A U.S. Department of Justice (DOJ) crack down on companies that collude to fix prices online highlights the role of new technologies in antitrust schemes as well as legal competitive activity.
“As more online marketplace activity occurs, both domestically or internationally, DOJ and other enforcers will be on the watch to see if there are any violations of antitrust laws,” said Mark Krotoski, a partner in Morgan Lewis’s litigation, antitrust, privacy and cybersecurity practices.
The most recent case involved Akil Kurji, owner and president of a company called Gennex Media. Kruji entered a guilty plea last week for conspiring to fix prices for customized promotional products – otherwise known as swag – sold online.
According to the DOJ, Kurji and his “co-conspirators” agreed to fix the prices of products sold from May 2014 until at least June 2016. The products included wristbands, lanyards, temporary tattoos and buttons.
Similar cases highlight the rising use of “algorithm-based pricing conspiracies,” and how federal prosecutors are enforcing antitrust laws in the digital age.
In January 2019 the U.S. District Court for the Northern District of California sentenced an e-retailer for colluding to fix prices on posters sold on Amazon.
The sentencing brought to a close the first prosecution by the antitrust division involving a computer algorithm-based pricing scheme.
In a recent blog post Krotoski, a former assistant chief in the DOJ’s antitrust division, explained how such schemes work.
“In the online marketplace, retailers offering the lowest prices typically appear at or near the top of search results. The algorithm would collect the price data of non-colluding sellers, identify the lowest price offered, and then set all of the colluding sellers’ prices slightly below that price, thereby slowing further price reductions by eliminating price competition between the colluding sellers.”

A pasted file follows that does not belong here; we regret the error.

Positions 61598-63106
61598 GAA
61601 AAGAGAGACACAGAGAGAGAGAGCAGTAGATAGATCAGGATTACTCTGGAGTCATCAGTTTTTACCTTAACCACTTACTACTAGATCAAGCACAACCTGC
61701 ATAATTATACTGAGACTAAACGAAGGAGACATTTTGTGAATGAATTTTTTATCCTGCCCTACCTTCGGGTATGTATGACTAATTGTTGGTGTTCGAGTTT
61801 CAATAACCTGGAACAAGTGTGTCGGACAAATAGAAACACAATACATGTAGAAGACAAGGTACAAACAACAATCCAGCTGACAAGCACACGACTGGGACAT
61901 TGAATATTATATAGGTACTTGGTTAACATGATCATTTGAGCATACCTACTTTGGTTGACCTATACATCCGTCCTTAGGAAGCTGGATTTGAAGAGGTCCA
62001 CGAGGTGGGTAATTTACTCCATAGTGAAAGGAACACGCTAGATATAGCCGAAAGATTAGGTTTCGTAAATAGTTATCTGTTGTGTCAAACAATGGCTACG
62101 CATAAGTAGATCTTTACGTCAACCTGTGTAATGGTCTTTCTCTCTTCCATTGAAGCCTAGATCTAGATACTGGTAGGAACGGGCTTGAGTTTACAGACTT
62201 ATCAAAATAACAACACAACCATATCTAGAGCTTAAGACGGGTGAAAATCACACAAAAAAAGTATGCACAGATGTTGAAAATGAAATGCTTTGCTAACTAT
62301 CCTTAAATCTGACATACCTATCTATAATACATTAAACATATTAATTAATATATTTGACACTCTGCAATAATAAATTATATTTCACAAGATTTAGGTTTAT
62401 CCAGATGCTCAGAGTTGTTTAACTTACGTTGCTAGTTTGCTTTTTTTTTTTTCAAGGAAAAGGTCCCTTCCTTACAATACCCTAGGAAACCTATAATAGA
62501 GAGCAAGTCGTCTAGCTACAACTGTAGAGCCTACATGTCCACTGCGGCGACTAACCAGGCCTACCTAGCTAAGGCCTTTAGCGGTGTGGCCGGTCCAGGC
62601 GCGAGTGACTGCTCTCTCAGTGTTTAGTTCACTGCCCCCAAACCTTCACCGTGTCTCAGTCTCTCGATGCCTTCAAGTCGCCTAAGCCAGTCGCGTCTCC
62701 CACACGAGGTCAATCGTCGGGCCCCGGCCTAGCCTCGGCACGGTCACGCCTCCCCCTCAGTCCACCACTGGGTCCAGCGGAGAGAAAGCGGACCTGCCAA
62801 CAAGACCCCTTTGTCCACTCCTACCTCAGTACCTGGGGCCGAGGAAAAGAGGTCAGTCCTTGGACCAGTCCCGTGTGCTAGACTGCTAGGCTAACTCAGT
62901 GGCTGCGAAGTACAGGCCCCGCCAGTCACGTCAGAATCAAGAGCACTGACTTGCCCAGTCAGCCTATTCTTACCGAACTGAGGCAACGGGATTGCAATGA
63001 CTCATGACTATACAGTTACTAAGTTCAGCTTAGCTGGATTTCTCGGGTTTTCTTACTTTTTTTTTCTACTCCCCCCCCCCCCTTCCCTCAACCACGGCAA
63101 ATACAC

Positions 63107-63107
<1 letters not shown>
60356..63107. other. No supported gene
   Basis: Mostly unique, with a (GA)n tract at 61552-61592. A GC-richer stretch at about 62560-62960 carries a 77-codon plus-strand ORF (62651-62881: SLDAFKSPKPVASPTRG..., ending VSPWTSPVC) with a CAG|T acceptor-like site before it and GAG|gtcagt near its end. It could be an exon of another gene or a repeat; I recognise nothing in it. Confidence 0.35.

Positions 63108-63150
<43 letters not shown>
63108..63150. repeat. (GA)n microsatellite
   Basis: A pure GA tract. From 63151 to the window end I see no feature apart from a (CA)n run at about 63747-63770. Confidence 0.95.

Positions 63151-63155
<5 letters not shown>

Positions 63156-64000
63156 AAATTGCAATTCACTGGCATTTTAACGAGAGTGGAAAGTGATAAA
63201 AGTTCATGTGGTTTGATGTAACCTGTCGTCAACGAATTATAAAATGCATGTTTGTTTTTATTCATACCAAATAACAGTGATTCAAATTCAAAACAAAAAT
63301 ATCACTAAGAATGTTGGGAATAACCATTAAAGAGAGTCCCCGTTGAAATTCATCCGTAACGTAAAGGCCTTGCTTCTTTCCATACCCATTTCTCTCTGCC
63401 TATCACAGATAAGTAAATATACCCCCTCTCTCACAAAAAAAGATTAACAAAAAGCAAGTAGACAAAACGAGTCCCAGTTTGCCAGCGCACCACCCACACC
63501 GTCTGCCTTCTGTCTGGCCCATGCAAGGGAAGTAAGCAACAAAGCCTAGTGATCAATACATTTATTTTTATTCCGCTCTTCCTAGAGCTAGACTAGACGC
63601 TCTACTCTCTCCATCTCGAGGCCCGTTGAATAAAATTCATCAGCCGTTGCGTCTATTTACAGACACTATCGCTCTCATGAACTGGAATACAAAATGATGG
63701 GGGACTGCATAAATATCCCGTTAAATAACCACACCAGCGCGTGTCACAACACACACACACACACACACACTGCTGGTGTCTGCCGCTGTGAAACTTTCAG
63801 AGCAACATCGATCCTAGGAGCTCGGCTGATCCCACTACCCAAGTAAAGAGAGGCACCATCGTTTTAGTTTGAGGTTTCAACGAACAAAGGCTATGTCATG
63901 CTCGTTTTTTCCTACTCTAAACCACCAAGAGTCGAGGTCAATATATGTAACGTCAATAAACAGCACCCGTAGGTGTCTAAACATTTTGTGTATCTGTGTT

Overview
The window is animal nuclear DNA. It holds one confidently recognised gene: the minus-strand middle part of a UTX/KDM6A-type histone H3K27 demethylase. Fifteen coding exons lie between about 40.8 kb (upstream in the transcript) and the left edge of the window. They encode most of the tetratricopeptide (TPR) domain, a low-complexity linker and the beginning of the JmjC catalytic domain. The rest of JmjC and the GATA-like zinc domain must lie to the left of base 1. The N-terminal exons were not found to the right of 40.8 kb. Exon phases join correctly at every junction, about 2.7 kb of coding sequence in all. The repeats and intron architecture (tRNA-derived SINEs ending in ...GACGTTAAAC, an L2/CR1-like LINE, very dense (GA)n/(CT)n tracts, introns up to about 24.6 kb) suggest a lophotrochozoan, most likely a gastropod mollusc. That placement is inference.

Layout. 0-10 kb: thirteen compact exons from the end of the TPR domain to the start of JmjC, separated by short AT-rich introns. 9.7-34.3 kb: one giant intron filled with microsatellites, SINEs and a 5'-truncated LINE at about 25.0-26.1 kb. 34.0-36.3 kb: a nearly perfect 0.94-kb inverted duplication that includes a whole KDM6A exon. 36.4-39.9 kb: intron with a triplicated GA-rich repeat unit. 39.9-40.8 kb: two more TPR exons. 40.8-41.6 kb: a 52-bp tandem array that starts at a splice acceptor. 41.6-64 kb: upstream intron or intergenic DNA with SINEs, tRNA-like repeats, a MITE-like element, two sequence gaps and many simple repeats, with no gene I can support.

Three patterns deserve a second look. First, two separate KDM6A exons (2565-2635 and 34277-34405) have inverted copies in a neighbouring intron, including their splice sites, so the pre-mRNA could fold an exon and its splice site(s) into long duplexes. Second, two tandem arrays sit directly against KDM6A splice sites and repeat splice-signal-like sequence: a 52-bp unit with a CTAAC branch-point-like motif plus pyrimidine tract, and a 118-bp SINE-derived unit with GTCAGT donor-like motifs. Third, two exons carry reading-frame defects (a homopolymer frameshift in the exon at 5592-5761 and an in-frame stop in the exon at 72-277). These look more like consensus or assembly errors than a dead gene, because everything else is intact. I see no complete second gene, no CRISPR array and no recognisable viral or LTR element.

One key factor determining whether illegal activity takes place, Krotoski told FreightWaves, is that in the antitrust arena, you generally need an agreement to qualify as price-fixing – it’s the agreement between different companies, not the price setting, that constitutes collusion.
Many e-commerce companies use computer-based algorithms to unilaterally and legally adjust the cost of products they are selling, with the aim of responding to competitors’ price changes.
Encrypted communications further complicate online marketplace antitrust investigations. An agreement for conspiracy is needed, but that conspiracy can take place via different communication channels. It used to be face-to-face but increasingly revolves around encrypted channels.
According to the DOJ, Kurji and his co-conspirators communicated via social media platforms and encrypted messaging applications such as Facebook, Skype and Whatsapp.
Krotoski summarized the landscape for online retailers – “As technology emerges there can be many pro-competitive benefits,” he said. “But they need to be tailored because the DOJ is watching.”